I wonder how you don’t hate us. Transplant. You are not from here. You are not of us. You study us like you would the native animals of a foreign land. Reaching in to help those you can, but I wonder what the rest look like to you. The ones that you can’t save. The ones that drift by.
I wonder sometimes, why no one told me sooner. Why everyone in my life intentionally left out key pieces of information. I don’t understand what took me so long. And I’m sick that it did.
But then I wonder if they didn’t tell me, because they didn’t know.
And that makes me even sadder. For me and for them.
Sad for them, because they may never see outside the cave. But sad for me because now I am not of them. I am a transplant. I can’t go back again. I can’t explain the sun in a way they’d understand. And when I try to coax them out, try to show them its brilliance with their own eyes, the stray rays that kiss just inside the threshold are too bright. Too painful. They lash out and flee, back to the dark cave floor and back to their tired, shadow rhetoric.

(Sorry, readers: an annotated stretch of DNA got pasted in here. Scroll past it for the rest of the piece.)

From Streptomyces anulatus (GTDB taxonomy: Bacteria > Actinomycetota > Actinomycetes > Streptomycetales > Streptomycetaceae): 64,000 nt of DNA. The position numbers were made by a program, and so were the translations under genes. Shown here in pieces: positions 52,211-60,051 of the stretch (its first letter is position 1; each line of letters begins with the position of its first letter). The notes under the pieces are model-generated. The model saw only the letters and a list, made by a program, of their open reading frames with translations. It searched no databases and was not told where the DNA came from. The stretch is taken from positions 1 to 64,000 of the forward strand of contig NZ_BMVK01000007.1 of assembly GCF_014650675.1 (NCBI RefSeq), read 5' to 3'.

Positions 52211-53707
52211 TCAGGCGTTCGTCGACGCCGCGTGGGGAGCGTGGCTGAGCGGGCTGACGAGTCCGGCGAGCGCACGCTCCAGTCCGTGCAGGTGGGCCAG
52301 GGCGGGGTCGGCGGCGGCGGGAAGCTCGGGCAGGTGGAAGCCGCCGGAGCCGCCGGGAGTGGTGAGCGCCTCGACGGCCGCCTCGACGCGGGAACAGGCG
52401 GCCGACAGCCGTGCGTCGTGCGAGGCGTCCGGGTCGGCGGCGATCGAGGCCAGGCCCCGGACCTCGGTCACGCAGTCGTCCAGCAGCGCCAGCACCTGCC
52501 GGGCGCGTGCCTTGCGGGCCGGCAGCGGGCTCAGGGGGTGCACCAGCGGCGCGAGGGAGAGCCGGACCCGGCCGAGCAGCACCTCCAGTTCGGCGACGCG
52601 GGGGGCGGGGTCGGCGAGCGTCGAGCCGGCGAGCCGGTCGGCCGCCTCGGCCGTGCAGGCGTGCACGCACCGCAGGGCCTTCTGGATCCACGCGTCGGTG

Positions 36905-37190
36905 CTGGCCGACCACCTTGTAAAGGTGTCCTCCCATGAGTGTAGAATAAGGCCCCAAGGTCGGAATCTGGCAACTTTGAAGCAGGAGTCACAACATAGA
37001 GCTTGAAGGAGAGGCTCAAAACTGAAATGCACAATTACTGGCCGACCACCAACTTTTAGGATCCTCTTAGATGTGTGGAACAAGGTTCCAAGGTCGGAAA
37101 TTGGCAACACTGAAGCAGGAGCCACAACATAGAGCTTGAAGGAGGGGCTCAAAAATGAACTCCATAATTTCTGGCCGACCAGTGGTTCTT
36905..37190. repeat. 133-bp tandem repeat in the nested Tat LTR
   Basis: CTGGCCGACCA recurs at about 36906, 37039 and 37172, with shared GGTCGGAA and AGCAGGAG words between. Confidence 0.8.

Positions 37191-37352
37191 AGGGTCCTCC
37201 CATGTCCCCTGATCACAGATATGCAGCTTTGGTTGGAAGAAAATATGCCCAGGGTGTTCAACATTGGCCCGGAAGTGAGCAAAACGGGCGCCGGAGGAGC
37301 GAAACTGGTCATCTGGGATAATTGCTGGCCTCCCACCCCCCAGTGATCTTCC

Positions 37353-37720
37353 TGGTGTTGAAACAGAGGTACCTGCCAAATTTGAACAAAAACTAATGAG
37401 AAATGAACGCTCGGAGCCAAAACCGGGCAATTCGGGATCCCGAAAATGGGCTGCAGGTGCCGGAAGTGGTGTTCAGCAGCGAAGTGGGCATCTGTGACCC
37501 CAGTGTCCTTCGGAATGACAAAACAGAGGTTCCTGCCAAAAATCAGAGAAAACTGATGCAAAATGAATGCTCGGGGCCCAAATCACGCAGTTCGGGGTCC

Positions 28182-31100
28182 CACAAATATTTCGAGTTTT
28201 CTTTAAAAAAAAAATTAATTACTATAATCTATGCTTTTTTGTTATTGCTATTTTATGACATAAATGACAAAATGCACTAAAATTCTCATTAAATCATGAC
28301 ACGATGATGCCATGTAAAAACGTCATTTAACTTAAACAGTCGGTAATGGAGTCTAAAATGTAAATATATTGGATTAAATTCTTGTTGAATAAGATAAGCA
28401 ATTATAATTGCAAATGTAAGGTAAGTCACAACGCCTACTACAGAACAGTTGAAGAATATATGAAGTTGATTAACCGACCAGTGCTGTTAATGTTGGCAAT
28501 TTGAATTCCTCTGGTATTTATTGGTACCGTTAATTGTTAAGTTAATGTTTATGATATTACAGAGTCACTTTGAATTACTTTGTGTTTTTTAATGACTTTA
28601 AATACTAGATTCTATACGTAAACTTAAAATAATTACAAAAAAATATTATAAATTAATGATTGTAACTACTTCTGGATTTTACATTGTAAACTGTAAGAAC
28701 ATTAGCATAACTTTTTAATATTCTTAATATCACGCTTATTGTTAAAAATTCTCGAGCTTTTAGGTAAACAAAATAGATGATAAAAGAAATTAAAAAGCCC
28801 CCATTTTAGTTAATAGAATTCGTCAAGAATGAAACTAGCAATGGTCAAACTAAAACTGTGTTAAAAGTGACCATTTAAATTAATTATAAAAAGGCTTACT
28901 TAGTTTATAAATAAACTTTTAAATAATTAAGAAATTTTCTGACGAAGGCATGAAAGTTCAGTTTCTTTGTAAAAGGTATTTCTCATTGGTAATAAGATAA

It’s almost impossible to see outside of our own ideology. And when we do the process is almost always both painful and revolutionary. Merely acknowledging the limitations of our own world view is the first step, and it’s not an easy one. The second is attempting to confront those limitations and biases, which is excruciatingly uncomfortable at best. It’s no wonder so many cling to the security of the familiar. The sun is blinding and painful; why not cling to the shadows? But enlightenment is worth the pain of personal revolution. It’s worth it to feel yourself grow into a more complete human, and to know that your revolution is something that you achieved, something that is yours, wholly and authentically, and something that can never be taken away.